1. ## Annoying integral

Let $f(x) = \log{(1-x^2})$

Let $I_n = \int_{n-\frac{1}{2}}^{n+\frac{1}{2}} \log{x} \ dx - \log{n}$ for n natural.

Show that $I_n = \int_0^{\frac{1}{2}} f\left(\frac{t}{n}\right) dt$

I just can't get this. Any help would be appreciated. Thanks

2. Originally Posted by Mathmo55
Let $f(x) = \log{(1-x^2})$

Let $I_n = \int_{n-\frac{1}{2}}^{n+\frac{1}{2}} \log{x} \ dx - \log{n}$ for n natural.

Show that $I_n = \int_0^{\frac{1}{2}} f\left(\frac{t}{n}\right) dt$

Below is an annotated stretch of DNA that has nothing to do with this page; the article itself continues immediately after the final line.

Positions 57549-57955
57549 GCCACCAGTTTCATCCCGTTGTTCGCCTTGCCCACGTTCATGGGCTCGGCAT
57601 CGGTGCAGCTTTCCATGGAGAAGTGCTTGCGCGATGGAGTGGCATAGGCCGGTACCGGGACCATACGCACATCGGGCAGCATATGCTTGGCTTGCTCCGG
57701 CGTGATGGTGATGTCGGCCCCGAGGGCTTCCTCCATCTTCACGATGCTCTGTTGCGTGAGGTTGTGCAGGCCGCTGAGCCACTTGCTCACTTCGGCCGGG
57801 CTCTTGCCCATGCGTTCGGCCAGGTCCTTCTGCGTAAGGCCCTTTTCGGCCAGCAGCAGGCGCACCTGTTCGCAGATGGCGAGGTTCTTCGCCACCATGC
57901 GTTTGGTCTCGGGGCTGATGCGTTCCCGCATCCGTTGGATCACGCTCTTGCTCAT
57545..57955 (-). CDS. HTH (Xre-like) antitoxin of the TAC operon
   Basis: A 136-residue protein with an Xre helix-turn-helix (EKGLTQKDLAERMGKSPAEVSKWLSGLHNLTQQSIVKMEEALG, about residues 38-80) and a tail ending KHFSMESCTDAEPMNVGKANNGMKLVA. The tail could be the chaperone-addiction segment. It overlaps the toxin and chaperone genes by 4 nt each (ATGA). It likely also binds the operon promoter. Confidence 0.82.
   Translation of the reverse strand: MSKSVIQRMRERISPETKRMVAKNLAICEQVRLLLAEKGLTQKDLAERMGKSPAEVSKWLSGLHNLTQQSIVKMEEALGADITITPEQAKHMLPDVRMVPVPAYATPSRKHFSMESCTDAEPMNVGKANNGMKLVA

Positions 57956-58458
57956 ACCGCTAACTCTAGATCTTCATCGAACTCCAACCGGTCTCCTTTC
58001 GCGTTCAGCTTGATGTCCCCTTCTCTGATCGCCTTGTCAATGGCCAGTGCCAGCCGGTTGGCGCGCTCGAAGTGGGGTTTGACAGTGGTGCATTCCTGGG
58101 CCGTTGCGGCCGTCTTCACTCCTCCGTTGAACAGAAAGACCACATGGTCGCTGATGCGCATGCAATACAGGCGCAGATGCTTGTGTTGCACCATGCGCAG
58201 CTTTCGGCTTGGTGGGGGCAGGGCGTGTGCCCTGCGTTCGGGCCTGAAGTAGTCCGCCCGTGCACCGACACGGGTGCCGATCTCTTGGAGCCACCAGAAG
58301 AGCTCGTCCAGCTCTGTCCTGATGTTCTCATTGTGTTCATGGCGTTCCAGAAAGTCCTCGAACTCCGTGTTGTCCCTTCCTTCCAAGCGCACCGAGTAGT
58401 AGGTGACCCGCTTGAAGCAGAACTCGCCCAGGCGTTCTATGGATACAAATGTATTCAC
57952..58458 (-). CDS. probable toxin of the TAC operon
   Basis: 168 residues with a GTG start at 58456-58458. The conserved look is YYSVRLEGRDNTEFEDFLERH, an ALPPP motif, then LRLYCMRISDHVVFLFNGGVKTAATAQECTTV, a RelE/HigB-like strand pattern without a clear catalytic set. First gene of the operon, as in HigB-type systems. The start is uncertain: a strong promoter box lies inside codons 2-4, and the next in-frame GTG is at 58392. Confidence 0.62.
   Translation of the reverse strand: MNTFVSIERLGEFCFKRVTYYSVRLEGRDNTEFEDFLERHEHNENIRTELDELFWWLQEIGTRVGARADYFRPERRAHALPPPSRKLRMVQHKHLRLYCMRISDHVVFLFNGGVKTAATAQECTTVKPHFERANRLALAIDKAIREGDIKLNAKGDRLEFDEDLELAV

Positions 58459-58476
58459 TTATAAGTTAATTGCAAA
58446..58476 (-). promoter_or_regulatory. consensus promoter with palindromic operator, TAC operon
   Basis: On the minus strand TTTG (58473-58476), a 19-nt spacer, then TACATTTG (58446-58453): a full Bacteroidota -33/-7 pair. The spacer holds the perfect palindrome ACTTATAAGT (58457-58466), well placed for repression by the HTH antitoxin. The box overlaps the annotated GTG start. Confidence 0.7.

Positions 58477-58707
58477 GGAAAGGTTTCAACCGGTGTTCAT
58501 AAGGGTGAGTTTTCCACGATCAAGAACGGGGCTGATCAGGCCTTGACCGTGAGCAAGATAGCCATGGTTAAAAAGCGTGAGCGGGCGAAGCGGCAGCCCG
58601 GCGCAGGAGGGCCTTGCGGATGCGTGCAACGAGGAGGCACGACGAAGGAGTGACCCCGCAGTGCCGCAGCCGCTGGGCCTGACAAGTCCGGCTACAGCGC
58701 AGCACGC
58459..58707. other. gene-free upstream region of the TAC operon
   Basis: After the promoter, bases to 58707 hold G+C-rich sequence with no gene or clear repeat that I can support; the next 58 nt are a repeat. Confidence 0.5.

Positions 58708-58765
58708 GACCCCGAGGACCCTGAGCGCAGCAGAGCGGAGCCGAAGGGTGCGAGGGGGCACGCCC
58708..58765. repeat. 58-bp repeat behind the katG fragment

I just can't get this. Any help would be appreciated. Thanks

$\int_{n-\frac{1}{2}}^{n+\frac{1}{2}} = \int_{n-\frac{1}{2}}^n + \int_n^{n+\frac{1}{2}}$

For the first one , substitute $x = n-t$

For the second one , substitute $x = n+t$

I think we will see such thing :

$I_n = \int_0^{\frac{1}{2}} [\log(n-t) + \log(n+t)]~dt -\log{n}$

$= \int_0^{\frac{1}{2}} \log(n^2-t^2) ~dt -\log{n}$

$= \int_0^{\frac{1}{2}} [\log(n^2) + f(\frac{t}{n}) ]~dt -\log{n}$

$= \log{n} + \int_0^{\frac{1}{2}} f(\frac{t}{n})~dt - \log{n}$

$= \int_0^{\frac{1}{2}} f(\frac{t}{n})~dt$